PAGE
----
The commission voted on Nov. 9 to designate 1780 Broadway and to remove from consideration a smaller building at 225 West 57th Street in Manhattan. Both buildings — a mixture of limestone and brick with influences ranging from Elizabethan to Vienna Succession — were designed by the Chicago architect Howard Van Doren Shaw and were completed in 1909 on a strip once known as Automobile Row; they are thought to be his only surviving buildings in New York.

The Extell Development Corporation plans to develop the project, which would extend into several buildings, into a 50-story hotel with apartments or offices. Extell had warned that a landmark designation for the smaller building would endanger the project.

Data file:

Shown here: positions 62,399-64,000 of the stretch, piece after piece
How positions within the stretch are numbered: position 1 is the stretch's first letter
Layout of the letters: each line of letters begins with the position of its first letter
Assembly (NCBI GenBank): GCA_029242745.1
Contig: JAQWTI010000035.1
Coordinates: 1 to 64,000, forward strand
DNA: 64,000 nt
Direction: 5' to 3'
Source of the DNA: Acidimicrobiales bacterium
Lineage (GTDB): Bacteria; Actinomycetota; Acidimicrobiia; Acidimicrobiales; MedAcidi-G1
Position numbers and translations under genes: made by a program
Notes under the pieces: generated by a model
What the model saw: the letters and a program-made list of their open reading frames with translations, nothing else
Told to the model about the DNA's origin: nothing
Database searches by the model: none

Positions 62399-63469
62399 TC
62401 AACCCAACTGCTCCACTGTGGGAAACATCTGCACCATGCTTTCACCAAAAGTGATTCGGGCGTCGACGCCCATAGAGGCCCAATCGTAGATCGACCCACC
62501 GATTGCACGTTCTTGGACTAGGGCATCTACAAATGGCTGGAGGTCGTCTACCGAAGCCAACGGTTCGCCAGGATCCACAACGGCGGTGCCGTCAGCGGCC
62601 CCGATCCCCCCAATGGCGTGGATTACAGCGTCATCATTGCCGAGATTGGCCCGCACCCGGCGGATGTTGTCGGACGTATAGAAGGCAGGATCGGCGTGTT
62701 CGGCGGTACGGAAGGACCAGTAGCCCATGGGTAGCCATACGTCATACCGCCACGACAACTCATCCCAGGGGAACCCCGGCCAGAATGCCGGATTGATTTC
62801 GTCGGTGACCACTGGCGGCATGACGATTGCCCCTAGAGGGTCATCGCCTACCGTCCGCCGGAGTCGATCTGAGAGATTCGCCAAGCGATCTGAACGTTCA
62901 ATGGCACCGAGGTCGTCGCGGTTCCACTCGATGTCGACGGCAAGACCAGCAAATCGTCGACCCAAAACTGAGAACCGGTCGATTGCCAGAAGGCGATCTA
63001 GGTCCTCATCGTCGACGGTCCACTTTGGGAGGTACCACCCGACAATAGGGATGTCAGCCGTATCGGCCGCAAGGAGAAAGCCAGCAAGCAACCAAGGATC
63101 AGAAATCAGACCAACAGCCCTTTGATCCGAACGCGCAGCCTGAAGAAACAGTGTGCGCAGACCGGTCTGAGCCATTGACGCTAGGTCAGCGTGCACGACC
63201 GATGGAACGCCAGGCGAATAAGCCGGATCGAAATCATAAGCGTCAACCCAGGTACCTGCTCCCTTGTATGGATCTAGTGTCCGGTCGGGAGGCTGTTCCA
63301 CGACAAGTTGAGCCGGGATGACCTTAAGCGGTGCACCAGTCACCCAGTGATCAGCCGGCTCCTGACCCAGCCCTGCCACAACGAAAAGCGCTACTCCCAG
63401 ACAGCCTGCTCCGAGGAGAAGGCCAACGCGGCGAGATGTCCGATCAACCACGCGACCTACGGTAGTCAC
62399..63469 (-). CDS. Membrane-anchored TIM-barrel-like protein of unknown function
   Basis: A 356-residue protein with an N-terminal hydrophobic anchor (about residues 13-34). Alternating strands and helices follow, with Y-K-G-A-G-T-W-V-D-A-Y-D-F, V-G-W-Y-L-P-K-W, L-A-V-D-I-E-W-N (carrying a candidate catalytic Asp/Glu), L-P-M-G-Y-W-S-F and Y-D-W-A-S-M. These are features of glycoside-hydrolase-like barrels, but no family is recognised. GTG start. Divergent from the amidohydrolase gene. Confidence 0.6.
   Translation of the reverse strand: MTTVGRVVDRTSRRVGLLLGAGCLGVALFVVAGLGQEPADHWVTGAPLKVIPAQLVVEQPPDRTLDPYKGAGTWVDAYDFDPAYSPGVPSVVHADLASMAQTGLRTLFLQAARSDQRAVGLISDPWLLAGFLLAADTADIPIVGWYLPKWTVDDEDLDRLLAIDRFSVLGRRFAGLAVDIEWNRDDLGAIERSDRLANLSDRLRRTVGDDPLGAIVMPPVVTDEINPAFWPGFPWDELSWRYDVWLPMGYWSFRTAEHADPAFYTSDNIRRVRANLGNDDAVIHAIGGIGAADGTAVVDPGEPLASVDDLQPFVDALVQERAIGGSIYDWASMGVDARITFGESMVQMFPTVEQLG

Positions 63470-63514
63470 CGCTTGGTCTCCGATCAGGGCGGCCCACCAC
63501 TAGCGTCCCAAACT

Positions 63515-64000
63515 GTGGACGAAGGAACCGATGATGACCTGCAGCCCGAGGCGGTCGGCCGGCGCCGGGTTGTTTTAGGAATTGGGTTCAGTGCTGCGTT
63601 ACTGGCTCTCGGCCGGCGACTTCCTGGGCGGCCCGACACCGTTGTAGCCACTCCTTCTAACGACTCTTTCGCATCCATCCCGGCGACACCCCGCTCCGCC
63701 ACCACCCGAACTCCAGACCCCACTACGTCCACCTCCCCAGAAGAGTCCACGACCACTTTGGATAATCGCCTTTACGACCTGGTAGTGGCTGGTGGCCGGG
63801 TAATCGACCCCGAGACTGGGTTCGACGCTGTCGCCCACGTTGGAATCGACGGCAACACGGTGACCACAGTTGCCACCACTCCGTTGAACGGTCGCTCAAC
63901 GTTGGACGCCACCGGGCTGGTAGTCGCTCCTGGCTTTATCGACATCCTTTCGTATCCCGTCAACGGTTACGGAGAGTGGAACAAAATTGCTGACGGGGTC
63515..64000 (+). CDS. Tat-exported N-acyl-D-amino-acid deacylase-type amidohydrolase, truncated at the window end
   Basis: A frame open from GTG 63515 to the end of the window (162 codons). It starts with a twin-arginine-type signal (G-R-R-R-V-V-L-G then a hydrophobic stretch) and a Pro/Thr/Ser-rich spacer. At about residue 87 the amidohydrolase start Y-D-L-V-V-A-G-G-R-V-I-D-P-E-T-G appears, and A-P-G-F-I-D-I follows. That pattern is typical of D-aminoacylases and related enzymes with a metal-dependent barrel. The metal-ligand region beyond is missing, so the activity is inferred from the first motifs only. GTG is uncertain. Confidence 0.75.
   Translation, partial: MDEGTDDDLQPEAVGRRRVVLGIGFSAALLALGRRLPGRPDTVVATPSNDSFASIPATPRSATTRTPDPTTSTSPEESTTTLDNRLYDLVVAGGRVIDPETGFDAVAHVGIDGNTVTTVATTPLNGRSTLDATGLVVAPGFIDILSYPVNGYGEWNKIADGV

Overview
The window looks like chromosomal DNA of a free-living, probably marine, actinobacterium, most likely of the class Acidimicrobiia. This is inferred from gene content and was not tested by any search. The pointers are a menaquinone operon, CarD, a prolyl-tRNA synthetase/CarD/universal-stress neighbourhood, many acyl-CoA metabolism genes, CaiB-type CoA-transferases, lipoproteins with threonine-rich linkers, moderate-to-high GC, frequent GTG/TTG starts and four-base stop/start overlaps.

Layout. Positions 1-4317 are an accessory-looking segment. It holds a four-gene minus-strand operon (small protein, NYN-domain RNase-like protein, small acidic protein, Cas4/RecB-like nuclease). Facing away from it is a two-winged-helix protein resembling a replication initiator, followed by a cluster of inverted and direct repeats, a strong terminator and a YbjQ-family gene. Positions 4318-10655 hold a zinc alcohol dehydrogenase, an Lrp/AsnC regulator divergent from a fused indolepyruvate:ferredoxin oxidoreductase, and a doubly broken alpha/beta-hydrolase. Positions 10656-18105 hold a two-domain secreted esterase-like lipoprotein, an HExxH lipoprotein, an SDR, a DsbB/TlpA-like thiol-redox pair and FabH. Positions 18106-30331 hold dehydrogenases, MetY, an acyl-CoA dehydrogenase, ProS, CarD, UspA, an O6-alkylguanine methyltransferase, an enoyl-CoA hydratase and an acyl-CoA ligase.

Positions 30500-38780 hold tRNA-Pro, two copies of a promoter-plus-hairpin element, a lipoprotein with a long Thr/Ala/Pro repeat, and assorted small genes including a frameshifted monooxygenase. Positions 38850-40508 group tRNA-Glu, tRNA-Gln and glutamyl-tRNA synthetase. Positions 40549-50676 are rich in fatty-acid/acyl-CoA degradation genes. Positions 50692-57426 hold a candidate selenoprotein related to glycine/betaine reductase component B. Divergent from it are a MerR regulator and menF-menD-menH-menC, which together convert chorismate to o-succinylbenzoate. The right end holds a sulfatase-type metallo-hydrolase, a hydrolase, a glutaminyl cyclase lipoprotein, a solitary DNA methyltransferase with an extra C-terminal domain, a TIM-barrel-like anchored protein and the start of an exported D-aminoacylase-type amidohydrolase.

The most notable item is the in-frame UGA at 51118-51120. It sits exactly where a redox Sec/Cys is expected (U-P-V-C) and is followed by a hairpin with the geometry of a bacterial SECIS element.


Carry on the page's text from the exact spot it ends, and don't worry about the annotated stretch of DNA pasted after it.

Mr. Tierney said in an interview that while the commission’s primary concern was landmark worthiness, it also has “a responsibility to weigh all the information before us to make discretionary judgments based on the facts.” Extell’s president, Gary Barnett, said the vote could be seen as “a good compromise” in the context of the city’s economic ill health. Daniel R. Garodnick, one of the council members who questioned the merit of landmarking the second building, said, “No one complains when the City Council speaks in favor of a building.”

In the 2009 election cycle, Extell made campagn contributions to three of the four councilmembers who questioned the designation of both buildings, as well as to other councilmembers.